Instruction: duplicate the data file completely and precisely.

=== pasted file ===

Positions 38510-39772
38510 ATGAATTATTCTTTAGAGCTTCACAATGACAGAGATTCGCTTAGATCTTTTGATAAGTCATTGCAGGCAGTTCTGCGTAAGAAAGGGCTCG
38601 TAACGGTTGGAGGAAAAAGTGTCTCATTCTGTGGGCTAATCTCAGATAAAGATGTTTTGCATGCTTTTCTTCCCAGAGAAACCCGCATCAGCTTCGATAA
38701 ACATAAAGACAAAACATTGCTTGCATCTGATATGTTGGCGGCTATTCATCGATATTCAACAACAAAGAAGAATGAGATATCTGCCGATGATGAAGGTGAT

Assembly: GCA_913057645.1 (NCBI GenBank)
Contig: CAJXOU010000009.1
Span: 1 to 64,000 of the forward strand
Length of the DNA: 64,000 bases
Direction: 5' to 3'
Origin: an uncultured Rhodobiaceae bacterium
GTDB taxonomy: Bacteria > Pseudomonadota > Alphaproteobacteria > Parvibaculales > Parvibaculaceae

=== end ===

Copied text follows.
Positions 38510-39772
38510 ATGAATTATTCTTTAGAGCTTCACAATGACAGAGATTCGCTTAGATCTTTTGATAAGTCATTGCAGGCAGTTCTGCGTAAGAAAGGGCTCG
38601 TAACGGTTGGAGGAAAAAGTGTCTCATTCTGTGGGCTAATCTCAGATAAAGATGTTTTGCATGCTTTTCTTCCCAGAGAAACCCGCATCAGCTTCGATAA
38701 ACATAAAGACAAAACATTGCTTGCATCTGATATGTTGGCGGCTATTCATCGATATTCAACAACAAAGAAGAATGAGATATCTGCCGATGATGAAGGTGAT

Assembly: GCA_913057645.1 (NCBI GenBank)
Contig: CAJXOU010000009.1
Span: 1 to 64,000 of the forward strand
Length of the DNA: 64,000 bases
Direction: 5' to 3'
Origin: an uncultured Rhodobiaceae bacterium
GTDB taxonomy: Bacteria > Pseudomonadota > Alphaproteobacteria > Parvibaculales > Parvibaculaceae